Friday, August 26, 2016

A Health Update

I've been walking five miles a day. Over the past week or two I've hit the pickleball court twice and the tennis court once. I appear to have hurt my left knee.

That damn knee really does hurt, without any obvious trip or slip or strain, but I'm sure you'll agree that all of the above is a pretty positive lede for a guy with Stage 4 intrahepatic cholangiocarcinoma who couldn't hold down a bite of food a few weeks earlier.

As crazy as it sounds, I feel good physically and even better emotionally. The forced "vacation" that is short-term disability is part of it, no doubt, but there's more. The psychology of borrowed time? I'm manic without depression, racing to tend to laundry and dishwasher chores, and often just deliriously happy for no good reason. My appetite is back with a vengeance, thanks in part to the steroids that come with the chemotherapy. Don't be surprised if the next entry here is a detailed analysis of Popeyes vs. KFC.

Now, my treatment is still in its first stage -- just chemo -- and it might be several weeks before the doctors stick me in the scan-o-tron to see whether the tennis-ball-size tumor in my liver has assumed more golf-ball-like proportions. But the anecdotal evidence sure doesn't suggest any move in the other direction. My blood tests aren't showing anything alarming under the circumstances. I'm still on an opioid (it's the American way!), but the pain is minor, and it's almost always "referred" pain that presents itself as a backache, not a flashing YOUR TUMOR HERE! neon sign on my abdomen.

About that chemotherapy:

A handful of things about my diagnosis have emerged as "lucky," and one of those is that it came just as Johns Hopkins was about to open a branch of its cancer center at Sibley Memorial Hospital, much closer to my home in Washington, D.C. The photos here are from my first visit to the new facility, with its private infusion rooms. This was the second and final infusion of Round 2 of chemotherapy -- a round is two visits in three weeks (infuse, infuse, rest).

Five or six hours in a chair sounds boring, but I could sit there twice as long. It is truly a highlight of my week. The nurses are smart and capable and funny. I have my books and my music and my Jacqueline. And aside from a little fatigue, I've escaped the side effects: I've had no nausea since starting chemotherapy, and I still have all my hair!

Soon we should be talking about the second stage of treatment, the tiny beads of radiation bombarding the big tumor directly. And in 40 years, give or take, they should be interviewing me for the documentary.

Tuesday, August 02, 2016

The News Could Be Better

I recently learned -- gradually and then suddenly, like the bankrupt Hemingway character -- that I have cancer. Intrahepatic cholangiocarcinoma, to be precise. Stage 4, with a tennis-ball-size liver tumor and numerous little sidekick tumors. Not one of your kinder, gentler cancers.

Believe me, I have every intention of fighting and beating this thing. And my wife, Jacqueline, is helping me fight and beat this thing. I wouldn't bet on This Thing, quite frankly. Still, the odds are not in our favor, and we are nothing if not realistic. We are putting whatever faith we can muster in science aided by determination, not sunny affirmations or soft-focus memes. We will not shy from gallows humor.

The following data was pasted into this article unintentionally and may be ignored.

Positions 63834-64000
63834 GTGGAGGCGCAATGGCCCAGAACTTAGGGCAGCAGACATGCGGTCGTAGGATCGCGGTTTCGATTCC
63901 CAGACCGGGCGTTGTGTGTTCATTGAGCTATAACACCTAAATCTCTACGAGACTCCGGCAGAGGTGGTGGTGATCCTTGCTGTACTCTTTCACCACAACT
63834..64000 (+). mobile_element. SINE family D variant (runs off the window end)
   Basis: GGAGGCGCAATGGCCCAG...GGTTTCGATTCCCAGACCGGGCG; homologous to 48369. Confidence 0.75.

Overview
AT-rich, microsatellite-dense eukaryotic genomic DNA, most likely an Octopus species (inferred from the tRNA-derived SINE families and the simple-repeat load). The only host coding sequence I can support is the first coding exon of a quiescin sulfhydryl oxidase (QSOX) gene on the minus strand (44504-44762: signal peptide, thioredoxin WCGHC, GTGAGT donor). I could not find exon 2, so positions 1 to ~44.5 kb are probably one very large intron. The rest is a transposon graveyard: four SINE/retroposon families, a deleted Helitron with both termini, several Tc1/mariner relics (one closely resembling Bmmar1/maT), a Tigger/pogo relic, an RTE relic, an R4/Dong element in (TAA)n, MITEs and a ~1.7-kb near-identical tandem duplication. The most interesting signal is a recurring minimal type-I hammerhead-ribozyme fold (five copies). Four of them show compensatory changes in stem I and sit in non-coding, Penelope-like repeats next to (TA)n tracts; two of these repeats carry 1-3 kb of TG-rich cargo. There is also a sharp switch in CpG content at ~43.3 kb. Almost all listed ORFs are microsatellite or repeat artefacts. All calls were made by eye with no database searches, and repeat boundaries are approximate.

For several years now, Jacqueline and I have looked at each other and shaken our heads and marveled at our good fortune. If we had behaved this way in front of other people, it would have seemed smug and boastful. But we really were grateful, and we still are. I have had a great life. I have a great wife, a great family, a great job, etc., etc. I would not trade 55 of these years for 75 or 85 or 95 of what's behind Door No. 2.

And isn't it lucky to have some warning, at a relatively young age and with my mind intact? Not all causes of death work that way -- I could have been run over by a car. This way, I have time, maybe a little and maybe more than that, to take it all in. To savor the little things. I get weepy now when I see trees and cardinals and cardinals in the trees. Am I really missing all that much if I never get to be a doddering old man?

Speaking of smug boasts, have I mentioned that I can swing neither of my cats without hitting a world-class cancer center? I chose one of the very best: Johns Hopkins is less than an hour a way, with a satellite even closer to home at Sibley Memorial Hospital (SMH, as in "shaking my head"). I've since learned that "my team of specialists" is a phrase that doesn't sound nearly as good as you think it's going  to,  but still, I have a team of specialists. And that team has a plan. I've started chemotherapy. Soon, there will be radiation, in the form of teeny-weeny little beads sent directly into the diseased  area.

In other words, as lucky as I am to be escaping doddering-old-man status, maybe I'll be really lucky. Maybe I'll end up a doddering old man.

Monday, April 04, 2016

ACES 2016

By popular request, here is the slide show that accompanied my presentation at the 2016 American Copy Editors Society conference in Portland, Oregon. The usual caveat: I don't use PowerPoint (or do much else, for that matter) like a normal person. I put up slides to illustrate and punctuate my points, and to give the audience something to look at besides my shiny head. So you won't see bullet points spelling out everything I said. There is a fair amount of text, but in some cases you'll have to use your imagination.